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The 411 on global citizenship

Grand Canal, Venice

Global citizenship.

Ever wonder what this actually means?

Throughout my UBC undergrad, this buzz phrase was consistently scattered on chalkboards and throughout lectures, but it was not until my two-week sojourn through Italy that I discovered what this truly meant.

Cut out all the scholarly jargon and it comes down to this: connecting with other cultures on the ground level, on the everyday level.

From their emotional hand gestures to their mouth-watering cuisine, I relished every Italian cliché and stereotype. When heard of, these traits merely set people apart. When experienced, these differences provide insight into one of the world’s most legendary cultures. The simplest are oftentimes the most revealing. Here are my top three:

No. 1: Warm hospitality and family values. I had the pleasure of experiencing both at a beachside restaurant in Sorrento. After foolishly burning my finger on a straight-out-of-the-oven cannelloni dish, my waiter yelled a quick string of Italian words towards the kitchen. There was an immediate commotion in the back of the restaurant, followed by the clash of a couple of falling pots, and then out came the chef himself with a tube of foreign ointment.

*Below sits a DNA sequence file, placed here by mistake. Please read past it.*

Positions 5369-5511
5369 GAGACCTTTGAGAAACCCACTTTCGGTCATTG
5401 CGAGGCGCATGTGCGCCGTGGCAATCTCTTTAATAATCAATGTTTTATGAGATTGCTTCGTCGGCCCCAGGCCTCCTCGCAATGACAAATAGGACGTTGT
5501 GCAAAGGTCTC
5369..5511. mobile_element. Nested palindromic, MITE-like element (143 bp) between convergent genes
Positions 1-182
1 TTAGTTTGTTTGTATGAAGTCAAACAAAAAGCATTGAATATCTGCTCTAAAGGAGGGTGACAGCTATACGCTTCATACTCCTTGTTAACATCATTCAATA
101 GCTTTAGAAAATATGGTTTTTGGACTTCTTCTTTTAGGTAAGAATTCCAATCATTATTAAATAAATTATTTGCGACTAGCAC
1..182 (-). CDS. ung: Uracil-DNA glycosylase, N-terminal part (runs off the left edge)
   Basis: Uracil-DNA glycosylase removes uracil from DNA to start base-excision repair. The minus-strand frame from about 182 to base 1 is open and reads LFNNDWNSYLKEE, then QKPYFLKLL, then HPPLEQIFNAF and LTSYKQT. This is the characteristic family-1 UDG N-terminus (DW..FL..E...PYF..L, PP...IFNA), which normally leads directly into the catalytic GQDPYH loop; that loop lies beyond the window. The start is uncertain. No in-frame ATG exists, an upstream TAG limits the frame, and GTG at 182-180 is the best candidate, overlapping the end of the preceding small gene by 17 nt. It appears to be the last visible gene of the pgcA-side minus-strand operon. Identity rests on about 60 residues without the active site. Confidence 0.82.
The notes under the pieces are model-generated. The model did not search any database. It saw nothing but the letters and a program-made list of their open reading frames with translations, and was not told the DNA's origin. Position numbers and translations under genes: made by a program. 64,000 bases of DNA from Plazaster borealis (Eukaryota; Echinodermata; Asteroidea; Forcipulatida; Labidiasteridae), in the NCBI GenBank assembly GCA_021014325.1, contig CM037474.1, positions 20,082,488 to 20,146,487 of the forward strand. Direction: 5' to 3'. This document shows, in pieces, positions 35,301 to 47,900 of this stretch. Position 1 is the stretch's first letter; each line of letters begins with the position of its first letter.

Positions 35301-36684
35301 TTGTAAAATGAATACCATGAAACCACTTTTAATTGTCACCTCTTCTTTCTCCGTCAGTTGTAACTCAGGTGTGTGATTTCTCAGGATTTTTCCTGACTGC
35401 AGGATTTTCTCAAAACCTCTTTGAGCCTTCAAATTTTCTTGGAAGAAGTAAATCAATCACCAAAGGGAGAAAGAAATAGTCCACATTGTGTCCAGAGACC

Not only did the chef drop everything to rush to my aid, he gingerly dressed my finger. To say that their genuine concern and tender care for a complete stranger was a life-lesson is an understatement. It was a lesson on the importance of treating total strangers with compassion. I understood this before, but I now know the vital importance of it: one act of kindness can ripple through an entire lifetime.

No. 2: Italian men are born lovers. Of course my trip through Italy would not have been complete without receiving the phone number of a suave waiter named, Giovanni, and his flirtatious invitation for a night out on the Positano town. Of course not.

What I would have previously perceived as a sleazy European come-on was surprisingly replaced by flattery. In a country where romantic gestures are as equally abundant as men donning Speedos, this forward display of affection provided an intimate glimpse into a culture that pays no heed to personal space. A stark contrast to much of the world’s reserved take on PDA (public displays of affection) my encounter with common Italian flirting revealed a charmingly alternative take. Some stereotypes really aren’t so bad.

No. 3: A slower pace of life. Sitting along Venice’s Grand Canal and reading away an afternoon at a cafe was the perfect way to spend the day. I could have easily lined up for tourist sites but I chose otherwise. Too often have I rushed through my daily life: running to meet an appointment, juggling a hectic work/study schedule and god-forbid, pulling an all-nighter writing a class paper. The Venetian locals demonstrated how to slow everything down a few notches, to appreciate the simple things and to cherish all the moments in between.

Where my education has taught me to accept cultural differences, traveling has illustrated the value of them.

The things I have learned on the road have not just complimented what I have learned in the classroom; in some respects, I daresay, it has surpassed it.

So whether or not you have walked across the graduation stage, bon voyage.

Article commissioned by UBC Careers, August 2008

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